EAST RUTHERFORD, N.J. – As a tight end in high school and college, Daniel Bellinger admired many players who excelled at the position, but George Kittle stood above them all.
"I love watching him play because he would just do both – the blocking and the receiving end of it," Bellinger said. "And it was just exciting to see a tight end do that because a lot of times, you see the older tight ends just straight blocking. And you see some tight ends like (Kansas City's Travis) Kelce getting a lot of receiving yards. But just watching them growing up, Kittle was a big idol of mine."
No one is ready to compare Bellinger to Kittle, the San Francisco 49ers' six-year veteran and three-time Pro Bowler who was a 2019 first-team All-Pro. But on a 5-1 Giants team that has received substantial contributions from several rookies, Bellinger is arguably the first-year player who has made the biggest impact.
"I think he's improved since he's been here," coach Brian Daboll said. "He's been available, he's worked hard. He's done a good job inside and outside the building."
Bellinger is third on the Giants with 15 catches and fourth with 139 receiving yards. His three touchdowns place him second on the team, behind only Saquon Barkley (four). When he scored on a two-yard run against Green Bay in London, Bellinger became the first rookie tight end in Giants history to rush for a touchdown. Last week, his eight-yard scoring reception from Daniel Jones with 6:01 left against Baltimore lifted the Giants to within three points in a game they went on to win, 24-20.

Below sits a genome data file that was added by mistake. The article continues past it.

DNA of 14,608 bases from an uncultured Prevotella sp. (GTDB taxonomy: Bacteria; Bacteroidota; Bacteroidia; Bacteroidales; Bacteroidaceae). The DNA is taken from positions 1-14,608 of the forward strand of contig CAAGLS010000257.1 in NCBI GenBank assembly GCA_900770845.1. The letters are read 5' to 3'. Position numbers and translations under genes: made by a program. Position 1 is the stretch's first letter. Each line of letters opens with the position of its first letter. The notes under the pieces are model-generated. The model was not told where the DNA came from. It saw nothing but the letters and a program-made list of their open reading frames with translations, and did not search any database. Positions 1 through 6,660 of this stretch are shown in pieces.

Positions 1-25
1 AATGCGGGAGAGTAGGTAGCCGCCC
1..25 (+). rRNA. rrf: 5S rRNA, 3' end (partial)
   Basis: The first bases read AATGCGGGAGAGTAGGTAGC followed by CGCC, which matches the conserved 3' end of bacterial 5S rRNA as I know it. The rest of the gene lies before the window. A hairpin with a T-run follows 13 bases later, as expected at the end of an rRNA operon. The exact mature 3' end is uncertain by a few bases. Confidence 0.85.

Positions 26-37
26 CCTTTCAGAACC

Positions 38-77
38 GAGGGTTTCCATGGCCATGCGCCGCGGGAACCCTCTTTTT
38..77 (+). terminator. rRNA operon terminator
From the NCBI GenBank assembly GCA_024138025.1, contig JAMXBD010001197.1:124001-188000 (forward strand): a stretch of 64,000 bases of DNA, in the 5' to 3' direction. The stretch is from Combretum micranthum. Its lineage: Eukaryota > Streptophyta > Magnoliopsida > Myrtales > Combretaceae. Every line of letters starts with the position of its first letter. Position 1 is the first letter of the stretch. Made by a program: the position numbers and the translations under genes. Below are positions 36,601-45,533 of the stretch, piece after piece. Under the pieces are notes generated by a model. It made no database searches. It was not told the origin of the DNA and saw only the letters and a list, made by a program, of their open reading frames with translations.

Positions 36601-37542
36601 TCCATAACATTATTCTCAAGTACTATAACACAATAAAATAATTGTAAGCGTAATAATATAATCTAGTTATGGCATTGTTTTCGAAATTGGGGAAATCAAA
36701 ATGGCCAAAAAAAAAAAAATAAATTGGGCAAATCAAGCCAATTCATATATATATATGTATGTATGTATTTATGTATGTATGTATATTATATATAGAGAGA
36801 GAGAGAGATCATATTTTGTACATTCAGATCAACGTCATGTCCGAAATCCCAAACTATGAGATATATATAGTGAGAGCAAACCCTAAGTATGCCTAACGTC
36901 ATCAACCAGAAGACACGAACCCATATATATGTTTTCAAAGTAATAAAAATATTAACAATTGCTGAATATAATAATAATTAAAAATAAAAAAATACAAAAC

"He's got a knack for getting open, finding space, and making key plays for us," Jones said. "He deserves a lot of credit. We'll continue to try to get him the ball and let him make those plays."
Bellinger started five of the Giants' six games and has at least one catch in every game but the season opener in Tennessee. His first career reception was a 16-yard touchdown against Carolina. Bellinger's blocking has contributed to the Giants ranking fourth in the NFL with 163.0 rushing yards a game.
"When you come out of college as a tight end, there's a lot – there is for every position – but there's a lot to learn: how we run block, how we pass block, said Daboll. "We've asked him to do a lot of different things. We've put a lot on his plate. I think he's picked it up well. And each game, he gains more experience. He's far from a finished product; he'll be the first to say that.
"Not just to single out Daniel, there's a lot of our rookies who are doing a good job right now of continuing to grow, improve, learning from their mistakes. And that's all you can ask for."
Offensive coordinator Mike Kafka continues to create situations for Bellinger to produce.
"I think Belly is doing a great job with his role," Kafka said. "Every single day he comes to work, he gets better. I think you're seeing that week in and week out as his role continues to expand and he continues to do different things within the offense just like we ask everyone to do. He's done a great job with that. (Tight ends) coach (Andy) Bishoff has done a great job with him, meeting with him early and making sure he's detailed. Daniel is putting in all the work. I'm really happy for him."
Bellinger grew up Las Vegas with two siblings, including a twin sister (Betsy) born four minutes after him. At Palo Verde High School, he played tight end and was a first-team all-state linebacker.
"I grew up ever since I was six playing linebacker," Bellinger said. "It was always a fun spot to play. But I feel like it helped me kind of with aggressiveness of being a tight end and the blocking side of being tight end." Bellinger said he "sometimes" misses playing linebacker. "It's fun because you just fly around and hit somebody and call it a day."